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Metabolic disorders & formulas

The process of digestion involves the body using chemical reactions to break down food into energy. Food contains proteins, carbohydrates and fats that your digestive system converts into fuel in the form of sugar and acids.

For some people, this normal metabolic process doesn’t work properly. When the body can’t carry on the chemical reactions needed to digest food, or they’re disrupted in some way, it may be as a result of a metabolic disorder. To help those with metabolic disorders get the nutrition they need, part of their treatment plan may involve using metabolic formulas, which are designed specifically to aid in digestion and absorption of nutrients.

Below is a list of some of the metabolic disorders that may involve using formula to aid in managing the condition.

 

PKU (phenylketonuria)

A disorder characterized by elevated levels of the amino acid Phe (phenylalanine). In abnormally high levels, Phe is toxic to the brain. If left untreated, it can cause problems with brain development, leading to progressive mental retardation, brain damage, seizures, mood and behavioral disorders.

 

Homocystinuria

An inherited disorder characterized by elevated levels of the amino acid methionine. Symptoms often show up during infancy and may include mental retardation, skeletal abnormalities and blood clots.

 

Tyrosinemia

An inherited disorder characterized by elevated levels of the amino acid tyrosine. The buildup of tyrosine can lead to serious medical problems, including abnormalities of the liver and kidneys.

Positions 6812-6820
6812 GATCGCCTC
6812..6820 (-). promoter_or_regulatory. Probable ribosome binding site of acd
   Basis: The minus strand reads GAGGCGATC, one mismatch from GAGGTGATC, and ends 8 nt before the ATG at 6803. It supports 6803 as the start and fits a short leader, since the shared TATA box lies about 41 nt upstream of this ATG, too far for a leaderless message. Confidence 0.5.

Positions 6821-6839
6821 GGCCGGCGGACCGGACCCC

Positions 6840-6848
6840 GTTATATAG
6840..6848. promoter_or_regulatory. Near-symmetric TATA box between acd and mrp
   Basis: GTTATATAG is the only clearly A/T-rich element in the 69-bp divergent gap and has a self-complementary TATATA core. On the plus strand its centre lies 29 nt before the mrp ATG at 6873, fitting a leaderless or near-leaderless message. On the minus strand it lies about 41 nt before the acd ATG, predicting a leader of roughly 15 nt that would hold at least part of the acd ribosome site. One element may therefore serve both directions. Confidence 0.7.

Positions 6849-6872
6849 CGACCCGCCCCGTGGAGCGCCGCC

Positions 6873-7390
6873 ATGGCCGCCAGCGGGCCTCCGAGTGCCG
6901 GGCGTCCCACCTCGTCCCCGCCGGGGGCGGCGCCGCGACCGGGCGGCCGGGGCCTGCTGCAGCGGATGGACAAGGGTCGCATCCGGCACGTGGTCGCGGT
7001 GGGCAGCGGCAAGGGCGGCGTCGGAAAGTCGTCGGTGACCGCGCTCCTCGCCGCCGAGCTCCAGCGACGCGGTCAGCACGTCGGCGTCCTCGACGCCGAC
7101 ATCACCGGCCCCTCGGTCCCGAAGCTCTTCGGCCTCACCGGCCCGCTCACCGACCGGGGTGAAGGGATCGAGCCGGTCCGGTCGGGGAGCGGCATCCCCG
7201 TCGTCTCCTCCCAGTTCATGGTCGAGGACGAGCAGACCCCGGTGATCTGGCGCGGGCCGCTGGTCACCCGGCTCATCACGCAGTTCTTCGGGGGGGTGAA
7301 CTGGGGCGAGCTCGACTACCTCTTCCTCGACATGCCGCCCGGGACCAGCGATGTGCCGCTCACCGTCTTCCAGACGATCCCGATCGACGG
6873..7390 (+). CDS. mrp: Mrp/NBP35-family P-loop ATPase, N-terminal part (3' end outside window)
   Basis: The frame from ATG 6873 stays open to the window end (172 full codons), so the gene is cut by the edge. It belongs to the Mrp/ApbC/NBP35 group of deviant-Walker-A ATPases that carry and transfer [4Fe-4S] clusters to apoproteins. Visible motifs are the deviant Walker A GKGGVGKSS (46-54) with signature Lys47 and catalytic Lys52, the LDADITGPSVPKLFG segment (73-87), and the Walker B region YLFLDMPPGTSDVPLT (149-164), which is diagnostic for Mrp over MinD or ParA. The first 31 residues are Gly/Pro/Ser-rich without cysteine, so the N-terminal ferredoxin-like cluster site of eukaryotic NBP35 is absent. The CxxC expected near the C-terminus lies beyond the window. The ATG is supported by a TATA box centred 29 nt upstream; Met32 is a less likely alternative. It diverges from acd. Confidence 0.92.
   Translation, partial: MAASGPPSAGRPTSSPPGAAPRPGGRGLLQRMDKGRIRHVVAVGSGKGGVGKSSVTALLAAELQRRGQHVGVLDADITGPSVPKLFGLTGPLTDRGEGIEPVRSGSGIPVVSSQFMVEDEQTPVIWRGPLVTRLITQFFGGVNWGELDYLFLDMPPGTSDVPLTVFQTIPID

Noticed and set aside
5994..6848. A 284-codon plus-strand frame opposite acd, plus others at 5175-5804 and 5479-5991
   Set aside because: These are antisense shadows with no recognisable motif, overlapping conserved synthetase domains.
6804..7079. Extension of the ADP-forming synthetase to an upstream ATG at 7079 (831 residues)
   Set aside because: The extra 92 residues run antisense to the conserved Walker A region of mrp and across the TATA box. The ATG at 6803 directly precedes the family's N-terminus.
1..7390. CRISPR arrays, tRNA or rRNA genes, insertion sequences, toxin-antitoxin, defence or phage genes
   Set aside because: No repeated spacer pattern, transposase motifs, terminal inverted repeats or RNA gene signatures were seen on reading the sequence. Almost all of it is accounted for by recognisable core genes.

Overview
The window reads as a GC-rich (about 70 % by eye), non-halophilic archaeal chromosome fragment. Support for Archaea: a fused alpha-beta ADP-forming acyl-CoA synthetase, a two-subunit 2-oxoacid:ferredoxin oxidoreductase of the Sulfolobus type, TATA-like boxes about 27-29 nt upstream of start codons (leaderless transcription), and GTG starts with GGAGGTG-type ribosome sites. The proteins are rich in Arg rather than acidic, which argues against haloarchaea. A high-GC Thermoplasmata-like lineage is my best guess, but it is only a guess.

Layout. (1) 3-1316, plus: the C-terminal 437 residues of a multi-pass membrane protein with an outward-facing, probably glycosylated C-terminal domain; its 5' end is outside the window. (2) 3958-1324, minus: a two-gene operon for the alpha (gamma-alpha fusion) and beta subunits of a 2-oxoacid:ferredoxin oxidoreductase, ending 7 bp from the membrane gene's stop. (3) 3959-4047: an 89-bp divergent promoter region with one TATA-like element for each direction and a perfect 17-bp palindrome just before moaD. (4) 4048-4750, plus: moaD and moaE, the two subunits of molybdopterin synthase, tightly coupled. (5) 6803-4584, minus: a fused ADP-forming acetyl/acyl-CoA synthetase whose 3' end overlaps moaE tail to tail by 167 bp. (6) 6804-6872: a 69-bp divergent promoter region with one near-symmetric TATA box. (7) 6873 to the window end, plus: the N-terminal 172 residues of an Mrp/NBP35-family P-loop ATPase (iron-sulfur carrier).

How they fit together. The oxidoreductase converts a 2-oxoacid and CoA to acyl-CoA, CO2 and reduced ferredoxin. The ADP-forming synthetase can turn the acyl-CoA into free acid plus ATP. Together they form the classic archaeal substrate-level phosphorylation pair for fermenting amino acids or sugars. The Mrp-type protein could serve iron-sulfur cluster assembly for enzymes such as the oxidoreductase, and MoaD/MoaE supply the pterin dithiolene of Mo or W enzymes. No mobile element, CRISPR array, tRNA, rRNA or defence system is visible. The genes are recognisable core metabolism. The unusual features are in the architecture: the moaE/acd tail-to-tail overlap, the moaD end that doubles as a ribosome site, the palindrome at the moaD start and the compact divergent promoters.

Glutaric aciduria

A disorder characterized by elevated levels of the amino acids lysine, hydroxylysine and tryptophan. Glutaric aciduria is divided into multiple types, with symptoms that include damage to the brain region that controls movement.

 

MSUD (maple syrup urine disease)

A disorder characterized by elevated levels of specific amino acids. The condition gets its name from the distinctive sweet odor produced in the urine. Symptoms can start in early infancy and include poor feeding, vomiting, lethargy and developmental delay. If left untreated, MSUD can be life threatening.

 

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SOURCES
www.nlm.nih.gov/medlineplus/metabolicdisorders.html
www.nlm.nih.gov/medlineplus/ency/article/001166.htm
www.merckmanuals.com/home/print/childrens_health_issues/hereditary_metabolic_disorders/disorders_of_amino_acid_metabolism.html
www.nlm.nih.gov/medlineplus/ency/article/001199.htm
www.rarediseases.info.nih.gov/gard/6522/glutaric-acidemia-type-i/resources/1
www.rarediseases.info.nih.gov/gard/3228/maple-syrup-urine-disease/resources/1